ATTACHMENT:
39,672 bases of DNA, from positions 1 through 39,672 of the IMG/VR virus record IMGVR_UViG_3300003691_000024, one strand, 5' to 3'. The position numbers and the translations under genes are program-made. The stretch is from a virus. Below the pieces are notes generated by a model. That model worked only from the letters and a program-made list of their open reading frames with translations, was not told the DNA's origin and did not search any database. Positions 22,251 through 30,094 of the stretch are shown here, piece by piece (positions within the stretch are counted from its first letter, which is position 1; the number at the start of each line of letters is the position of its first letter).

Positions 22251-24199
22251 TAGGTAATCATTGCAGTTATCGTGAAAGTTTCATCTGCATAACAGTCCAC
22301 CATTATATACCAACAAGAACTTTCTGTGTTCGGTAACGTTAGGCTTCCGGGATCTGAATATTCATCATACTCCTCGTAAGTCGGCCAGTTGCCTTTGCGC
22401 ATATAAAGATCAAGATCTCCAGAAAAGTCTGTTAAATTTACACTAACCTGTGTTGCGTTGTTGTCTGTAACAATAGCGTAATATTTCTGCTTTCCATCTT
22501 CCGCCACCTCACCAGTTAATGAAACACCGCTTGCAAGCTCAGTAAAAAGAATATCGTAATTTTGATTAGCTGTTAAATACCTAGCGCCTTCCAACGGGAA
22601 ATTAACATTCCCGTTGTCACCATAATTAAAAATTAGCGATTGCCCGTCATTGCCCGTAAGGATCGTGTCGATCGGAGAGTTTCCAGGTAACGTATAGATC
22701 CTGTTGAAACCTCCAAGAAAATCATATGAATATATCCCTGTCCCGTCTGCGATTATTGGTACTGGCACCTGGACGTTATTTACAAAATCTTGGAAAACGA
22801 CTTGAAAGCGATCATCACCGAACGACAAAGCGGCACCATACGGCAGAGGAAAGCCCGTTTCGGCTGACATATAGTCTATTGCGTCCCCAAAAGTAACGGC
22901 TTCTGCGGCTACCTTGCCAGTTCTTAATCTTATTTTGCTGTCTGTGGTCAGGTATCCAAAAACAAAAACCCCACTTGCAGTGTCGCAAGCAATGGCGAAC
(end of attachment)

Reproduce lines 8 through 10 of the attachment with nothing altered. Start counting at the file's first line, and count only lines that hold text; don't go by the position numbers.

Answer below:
22701 CTGTTGAAACCTCCAAGAAAATCATATGAATATATCCCTGTCCCGTCTGCGATTATTGGTACTGGCACCTGGACGTTATTTACAAAATCTTGGAAAACGA
22801 CTTGAAAGCGATCATCACCGAACGACAAAGCGGCACCATACGGCAGAGGAAAGCCCGTTTCGGCTGACATATAGTCTATTGCGTCCCCAAAAGTAACGGC
22901 TTCTGCGGCTACCTTGCCAGTTCTTAATCTTATTTTGCTGTCTGTGGTCAGGTATCCAAAAACAAAAACCCCACTTGCAGTGTCGCAAGCAATGGCGAAC